Chapter 5. Shootout in Sidney St
It will be a hundred years ago tonight, that the policemen surrounded the house at 100 Sidney St and waited all night in the snow with their guns ready. At 3:30am, Detective Inspector Wensley spoke to Mrs Bluestein at 102, and by means of a subterfuge – sending her to request the assistance of Mrs Fleishman, the landlady at 100, with her sick husband – he managed to extricate everyone from the house save the two suspects, sleeping in the front room.
At dawn, Wensley threw some pebbles at the window to wake them but received no response. Then, as he was collecting more pebbles, there were six shots from the upper floor and Sergeant Leeson was shot. “Mr Wensley, I am dying. They have shot me through the heart. Goodbye. Give my love to the children. Bury me at Putney.” he said. A bullet had passed right through Leeson’s chest and come out the other side. Once a doctor arrived and Leeson was placed upon a stretcher, it became imperative to get him to hospital, but shooting began again and the doctor was grazed upon the temple by a bullet. Wensley took refuge in the gutter where he lay in the freezing slush for half an hour as the firing continued.When the shooting ceased, Wensley ran back to Arbour Sq Police Station. It was obvious that the police with their antiquated rifles were outgunned by the semi-automatic pistols used by the shooters, so he rang Scotland Yard for assistance.
Winston Churchill, the Home Secretary, was enjoying his morning bath when he received the message from Scotland Yard, requesting authority to bring in troops from the Tower of London. Two officers of the Scots Guards and seventeen soldiers with rifles were dispatched from Tower Hill to join the two hundred policemen already in place, surrounding the two unknown suspects firing from 100 Sidney St. And they were given authority to use any force necessary to resolve the situation, including the use of the Maxim gun that was deployed.
By the time Churchill arrived at noon, the gun battle had been raging for four hours with thousands of shots fired, “We got out of the car. There was a considerable crowd of angry and alarmed people, and I noticed the unusual spectacle of Metropolitan constables armed with shot-guns hastily procured from a local gunsmith. The atmosphere of the crowd was not particularly friendly and there were several cries of ‘Oo let ‘em in?’ in allusion to the refusal of our Liberal Government to introduce drastic laws restricting the immigration of aliens. Just at this moment, however, a shot rang out, followed by another and another until there was a regular fusillade… nothing of the sort had ever been seen within living memory in quiet, law-abiding, comfortable England.”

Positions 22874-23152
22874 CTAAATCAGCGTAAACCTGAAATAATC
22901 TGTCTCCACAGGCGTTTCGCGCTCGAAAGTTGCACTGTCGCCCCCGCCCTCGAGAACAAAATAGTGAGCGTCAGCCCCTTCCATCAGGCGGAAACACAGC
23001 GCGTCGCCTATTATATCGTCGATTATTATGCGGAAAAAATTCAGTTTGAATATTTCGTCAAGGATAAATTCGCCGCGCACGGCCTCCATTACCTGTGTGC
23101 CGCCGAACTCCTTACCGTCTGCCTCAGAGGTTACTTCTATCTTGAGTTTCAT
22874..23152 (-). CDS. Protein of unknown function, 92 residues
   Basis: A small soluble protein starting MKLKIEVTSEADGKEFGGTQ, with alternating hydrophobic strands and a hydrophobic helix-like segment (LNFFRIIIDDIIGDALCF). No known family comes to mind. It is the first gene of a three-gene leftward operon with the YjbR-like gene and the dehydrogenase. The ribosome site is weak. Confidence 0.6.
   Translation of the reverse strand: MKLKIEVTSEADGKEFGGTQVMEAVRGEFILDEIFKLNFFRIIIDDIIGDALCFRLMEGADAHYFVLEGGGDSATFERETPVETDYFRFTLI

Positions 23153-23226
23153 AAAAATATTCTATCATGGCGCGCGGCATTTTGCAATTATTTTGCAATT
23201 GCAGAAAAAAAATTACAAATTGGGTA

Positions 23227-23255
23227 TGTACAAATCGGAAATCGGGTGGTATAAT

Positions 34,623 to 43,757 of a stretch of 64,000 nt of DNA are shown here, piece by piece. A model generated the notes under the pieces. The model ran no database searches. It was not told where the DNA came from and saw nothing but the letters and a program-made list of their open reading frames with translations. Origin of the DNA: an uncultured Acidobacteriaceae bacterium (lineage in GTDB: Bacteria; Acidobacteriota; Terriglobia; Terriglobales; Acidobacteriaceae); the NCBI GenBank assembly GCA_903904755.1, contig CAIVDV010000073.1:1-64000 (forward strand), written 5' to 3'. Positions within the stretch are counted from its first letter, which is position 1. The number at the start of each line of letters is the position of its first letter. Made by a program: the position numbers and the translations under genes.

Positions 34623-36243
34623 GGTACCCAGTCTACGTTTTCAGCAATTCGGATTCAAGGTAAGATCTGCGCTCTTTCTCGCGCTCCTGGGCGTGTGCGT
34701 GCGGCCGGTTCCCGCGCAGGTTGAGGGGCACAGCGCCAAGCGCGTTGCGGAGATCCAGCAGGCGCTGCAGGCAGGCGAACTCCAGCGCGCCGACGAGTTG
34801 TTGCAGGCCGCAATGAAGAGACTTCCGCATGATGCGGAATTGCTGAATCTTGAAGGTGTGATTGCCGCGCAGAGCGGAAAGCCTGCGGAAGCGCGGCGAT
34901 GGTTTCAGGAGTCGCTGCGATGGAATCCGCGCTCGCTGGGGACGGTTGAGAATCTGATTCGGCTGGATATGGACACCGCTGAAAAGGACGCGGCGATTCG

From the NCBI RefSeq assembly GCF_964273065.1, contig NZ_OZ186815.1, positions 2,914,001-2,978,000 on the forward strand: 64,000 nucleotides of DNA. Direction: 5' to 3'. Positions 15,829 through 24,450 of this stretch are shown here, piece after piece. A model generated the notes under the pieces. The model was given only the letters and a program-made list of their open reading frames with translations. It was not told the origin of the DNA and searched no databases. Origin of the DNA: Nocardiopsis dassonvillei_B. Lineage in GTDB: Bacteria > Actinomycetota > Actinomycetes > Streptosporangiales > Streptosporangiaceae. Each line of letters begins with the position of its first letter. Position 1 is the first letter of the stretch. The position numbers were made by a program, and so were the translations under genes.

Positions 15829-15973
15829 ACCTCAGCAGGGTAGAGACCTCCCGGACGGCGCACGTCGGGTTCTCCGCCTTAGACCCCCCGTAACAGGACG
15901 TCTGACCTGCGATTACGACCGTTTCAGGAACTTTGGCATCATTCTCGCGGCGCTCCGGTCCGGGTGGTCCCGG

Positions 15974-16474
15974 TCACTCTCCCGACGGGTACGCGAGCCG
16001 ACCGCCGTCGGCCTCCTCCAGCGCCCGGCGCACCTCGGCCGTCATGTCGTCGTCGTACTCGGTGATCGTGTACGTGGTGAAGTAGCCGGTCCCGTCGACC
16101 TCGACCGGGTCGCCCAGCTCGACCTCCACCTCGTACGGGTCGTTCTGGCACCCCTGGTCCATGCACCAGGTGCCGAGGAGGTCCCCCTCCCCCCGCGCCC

Although he had arrived as an observer, Churchill became part of the discussion about whether to storm the house but at one o’clock, before any decision was made, flames were seen at 100 Sidney St. From a nearby rooftop, a reporter saw a gas jet burning on the first floor, suggesting that the fire may have been a attempt to create a diversion, permitting the desperadoes to escape from the back of the house. Ashes of scraps of paper rose in the billowing clouds of black smoke and drifted over the excited crowds. One gunman leaned out of the window, possibly to take breath, and he was shot in the head, then the other – a burning figure – climbed onto the window ledge, to a gasp of horror from the crowd of thousands. Within seconds, after a burst of shots, he fell backwards into the room, and quickly the fire consumed the house, as the roof and floors came crashing down amongst a roar of flames.
Churchill who claimed he got a bullet hole in his top hat that day, was later criticised for preventing the Fire Brigade from tackling the blaze, his alleged words being, “No, let the buggers burn!”
When a policeman kicked open the door and firemen entered to explore the smoking debris afterwards, they discovered a headless body with the legs burnt away which had fallen from the floor above. Then part of the sidewall collapsed upon five firemen, killing one of them who died of his injuries the following July. Yet by the evening of that day, they found the second charred body, still with his pistol but with his head also missing like his comrade. Although these corpses were unidentifiable, on the basis of the landlady’s testimony, they were named as Fritz Svaars and William Solokoff. No trace was ever found of the legendary Peter the Painter, to whom – in popular lore – is commonly attributed the masterminding of the gang’s activities. If he existed, he remained at large. A century later, scholarly controversy over his true identity continues and recently Tower Hamlets Community Housing named two new housing developments in Sidney St as Peter and Painter houses.
An eleven day trial of the five suspects in custody commenced in May 1911 but, with only fragmentary evidence, they all had their charges dropped, were acquitted or had their convictions quashed. And the judge drew the convenient conclusion that those who fired the shots killing the three policemen upon the night of 16th December 1910 in Houndsditch were the three dead members of the gang. It was an appalling episode in the violent history of the East End, but it proved to be a mere tremor of the coming earthquake that erupted as the First World War on July 28th 1914.
You may expect an epilogue to this tale shortly.
Soldiers of the Scots Guards take up positions.
Churchill in his top hat and astrakhan coat stands to the centre left in the crowd.
Detective Inspector Frederick Wensley (left) in conference with Chief Detective Inspector John McCarthy.
Images copyright © Bishopsgate Institute
Read the full pitiful story
Churchill & the Anarchists, a free exhibition (including many artifacts and pieces of evidence from the case) runs at the Museum of London in the Docklands until April.